CORALVILLE, Iowa — A $46 million arena in development has opened up a number of possibilities for future sports in the Iowa City area.
The 7,000-seat arena will host many events, ranging from concerts and youth activities to potential University of Iowa sporting events. The volleyball team likely will move its games to the arena, which will be in Coralville’s thriving Iowa River Landing section. It’s set about two miles from Carver-Hawkeye Arena and slated to open in summer 2019.
The new arena will stage junior hockey tournaments and perhaps host a United States Hockey League team — as well as the University of Iowa’s club hockey team. It will be a financial boon, but it’s not the topic that gets people talking throughout Iowa’s Creative Corridor. Most of the speculation about the Coralville arena focuses on whether the university will add men’s and women’s ice hockey teams.
But there’s one sticking point with that conjecture — the athletics department isn’t on board with it. But it should be.
“I grew up playing hockey. I really do enjoy the sport,” said Iowa athletic director Gary Barta, a Minnesota native. “I love the sport. My answer is the same as it’s been since I’ve been here. We have 24 sports. If and until I feel like we’re funded at a competitive level in every sport that we currently have, it’s really hard for me to look [current] teams in the eye [and] add another sport.”
Barta regularly fields questions about adding ice hockey at Iowa, especially with the Big Ten forming a men’s hockey conference in 2013-14. Usually, Barta quickly diffuses the rhetoric. Along with insufficient funding, Barta previously has cited the lack of an arena as a reason to shrug off any suggestions for hockey.
Now it’s down to only finances.
“Our budget is eighth in the Big Ten,” Barta said. “Just about every sport will come to me and say, ‘Michigan, Ohio State, Penn State, they have more. I need more.’ So it would be really hard in that scenario to add a sport.”
While that’s a major hurdle, Iowa should look at it as an opportunity. It’s unlikely ice hockey would siphon support from the basketball and wrestling programs, all of which have loyal audiences. In fact, it’s a chance for Iowa to expand — and enhance — its brand throughout the Midwest.
Six Big Ten schools have men’s ice hockey programs while four have women’s programs. For Iowa to join those ranks and stay within Title IX compliance, it would need to add both programs.
Financially, a few Big Ten hockey programs make money; most do not. Here are the 2016 fiscal year numbers for those programs submitted to the NCAA and obtained by Land of 10 through state open-records laws.
|Men’s revenues||Men’s expenses||Women’s revenues||Women’s expenses|
Annual expenses — excluding any one-time start-up costs — range from $5 million to $8 million combined. Each men’s and women’s ice hockey program is allowed 18 scholarships, which combine for roughly $2 million. Travel averages about $1 million. At Iowa, only three sports have total expenses that exceed $2.3 million annually: football, men’s basketball and women’s basketball. If men’s and women’s ice hockey joined the fold, both would rank in the top 5.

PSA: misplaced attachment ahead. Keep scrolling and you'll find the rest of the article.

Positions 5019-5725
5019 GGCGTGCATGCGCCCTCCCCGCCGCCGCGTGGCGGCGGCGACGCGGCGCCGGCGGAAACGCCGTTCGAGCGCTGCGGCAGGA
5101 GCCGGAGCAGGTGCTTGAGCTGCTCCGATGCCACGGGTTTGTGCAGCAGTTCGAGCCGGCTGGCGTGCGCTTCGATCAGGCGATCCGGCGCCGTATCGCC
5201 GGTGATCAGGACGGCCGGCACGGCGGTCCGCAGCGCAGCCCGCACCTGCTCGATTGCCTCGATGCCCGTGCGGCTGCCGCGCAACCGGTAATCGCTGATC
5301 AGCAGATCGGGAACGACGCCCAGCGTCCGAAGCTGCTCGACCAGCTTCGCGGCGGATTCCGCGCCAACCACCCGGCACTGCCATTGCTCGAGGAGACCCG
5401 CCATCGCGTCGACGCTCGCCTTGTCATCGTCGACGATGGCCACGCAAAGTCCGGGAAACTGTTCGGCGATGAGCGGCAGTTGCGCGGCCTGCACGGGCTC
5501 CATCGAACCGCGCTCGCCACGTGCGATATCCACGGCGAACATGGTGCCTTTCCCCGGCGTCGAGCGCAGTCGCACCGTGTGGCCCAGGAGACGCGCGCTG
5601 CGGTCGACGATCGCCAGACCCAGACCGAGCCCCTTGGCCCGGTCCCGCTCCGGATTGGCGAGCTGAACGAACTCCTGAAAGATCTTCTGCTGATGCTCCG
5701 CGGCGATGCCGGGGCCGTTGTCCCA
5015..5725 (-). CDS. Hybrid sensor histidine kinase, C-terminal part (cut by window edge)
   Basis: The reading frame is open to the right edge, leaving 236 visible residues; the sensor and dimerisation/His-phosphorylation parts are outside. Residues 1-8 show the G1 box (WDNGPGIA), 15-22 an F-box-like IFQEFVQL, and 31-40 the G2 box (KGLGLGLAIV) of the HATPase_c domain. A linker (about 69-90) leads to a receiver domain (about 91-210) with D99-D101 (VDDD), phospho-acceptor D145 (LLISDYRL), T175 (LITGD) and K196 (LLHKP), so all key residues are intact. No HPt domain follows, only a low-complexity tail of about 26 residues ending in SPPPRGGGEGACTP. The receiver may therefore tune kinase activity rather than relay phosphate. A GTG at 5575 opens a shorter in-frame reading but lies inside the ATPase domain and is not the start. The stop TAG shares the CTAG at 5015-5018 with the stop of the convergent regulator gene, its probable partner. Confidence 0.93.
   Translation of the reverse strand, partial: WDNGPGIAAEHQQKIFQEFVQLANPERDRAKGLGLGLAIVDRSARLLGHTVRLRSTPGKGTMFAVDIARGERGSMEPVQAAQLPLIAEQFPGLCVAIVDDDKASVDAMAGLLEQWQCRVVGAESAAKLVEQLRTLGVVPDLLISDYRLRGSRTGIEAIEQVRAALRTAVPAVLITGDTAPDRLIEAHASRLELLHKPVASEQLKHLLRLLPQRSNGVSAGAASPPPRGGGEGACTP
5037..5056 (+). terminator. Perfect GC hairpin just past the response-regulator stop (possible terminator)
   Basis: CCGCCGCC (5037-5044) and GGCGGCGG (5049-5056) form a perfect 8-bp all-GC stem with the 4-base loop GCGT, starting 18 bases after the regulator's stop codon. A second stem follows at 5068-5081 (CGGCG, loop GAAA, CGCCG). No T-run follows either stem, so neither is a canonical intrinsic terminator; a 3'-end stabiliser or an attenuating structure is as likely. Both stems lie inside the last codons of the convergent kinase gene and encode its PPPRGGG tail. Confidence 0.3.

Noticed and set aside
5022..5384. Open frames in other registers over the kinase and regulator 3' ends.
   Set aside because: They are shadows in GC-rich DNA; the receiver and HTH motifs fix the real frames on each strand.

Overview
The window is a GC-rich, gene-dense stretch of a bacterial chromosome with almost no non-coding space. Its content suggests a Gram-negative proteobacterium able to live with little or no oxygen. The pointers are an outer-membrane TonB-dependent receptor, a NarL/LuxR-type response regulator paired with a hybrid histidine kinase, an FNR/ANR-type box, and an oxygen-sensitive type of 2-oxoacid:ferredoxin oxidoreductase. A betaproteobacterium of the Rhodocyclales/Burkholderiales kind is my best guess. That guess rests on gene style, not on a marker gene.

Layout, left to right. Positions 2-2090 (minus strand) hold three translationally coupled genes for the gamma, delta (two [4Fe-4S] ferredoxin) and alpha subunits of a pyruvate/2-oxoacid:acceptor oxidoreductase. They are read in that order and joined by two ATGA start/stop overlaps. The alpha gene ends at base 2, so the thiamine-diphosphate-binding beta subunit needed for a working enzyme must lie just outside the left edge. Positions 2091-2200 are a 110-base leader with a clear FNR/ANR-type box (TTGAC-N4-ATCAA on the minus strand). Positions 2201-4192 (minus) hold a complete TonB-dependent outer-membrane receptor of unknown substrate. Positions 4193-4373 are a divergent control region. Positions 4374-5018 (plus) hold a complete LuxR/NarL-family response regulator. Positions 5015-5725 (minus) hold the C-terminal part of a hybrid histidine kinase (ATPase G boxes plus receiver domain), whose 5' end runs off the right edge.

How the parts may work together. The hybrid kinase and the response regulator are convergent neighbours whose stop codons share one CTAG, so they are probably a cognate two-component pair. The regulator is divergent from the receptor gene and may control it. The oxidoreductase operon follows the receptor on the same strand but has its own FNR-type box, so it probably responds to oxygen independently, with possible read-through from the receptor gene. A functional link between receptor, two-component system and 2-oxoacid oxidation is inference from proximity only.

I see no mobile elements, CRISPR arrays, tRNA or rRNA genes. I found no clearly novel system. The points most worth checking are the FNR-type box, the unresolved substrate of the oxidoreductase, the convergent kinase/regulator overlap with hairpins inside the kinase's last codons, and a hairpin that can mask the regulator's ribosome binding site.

It’s unlikely Iowa hockey would finish in the black financially — at least early on. Minnesota’s men’s hockey program is the only one in the Big Ten that regularly makes money. The Gophers’ hockey program carries a similar prestige and tradition as Iowa wrestling. But if Barta and athletics officials need a template, Penn State’s men’s program not only made money in fiscal year 2016, it quickly has become competitive in the sport.
Hockey largely is a niche sport in Iowa, but it has a vibrant audience. Unlike in Minnesota, Wisconsin and Michigan, high school hockey is not sanctioned in Iowa. In the last decade, it has become a popular club activity in the state’s metro areas. The USHL junior-hockey league has teams in Cedar Rapids, Dubuque, Waterloo and Des Moines. That would provide a natural feeder system and a healthy network of nearby supporters.
With thousands of Chicagoland-area students who are NHL fans, there’s a built-in, passionate fan base. Additionally, residents might not root as enthusiastically for the Coralville Condors (or pick another team nickname) as they would the Iowa Hawkeyes. That’s especially true if a Friday night opponent is longtime all-sport rivals Minnesota or Wisconsin.
The Big Ten is all-in on hockey these days, especially after the Pegula family donated $102 million — $89 million for the arena and $13 million for scholarships — to start Penn State’s ice hockey programs. That enabled the league to sponsor men’s hockey full-time. BTN airs hockey throughout the fall and winter and will broadcast the women’s Frozen Four. The league is shy of two women’s ice hockey programs for sponsorship. Adding women’s ice hockey would help Iowa return to the forefront as a national leader in gender equity in college athletics.
It’s unlikely Barta’s opinion on the sport will change. But speculation will continue to swirl locally about hockey and Iowa, especially once the arena is completed. You know what? It should.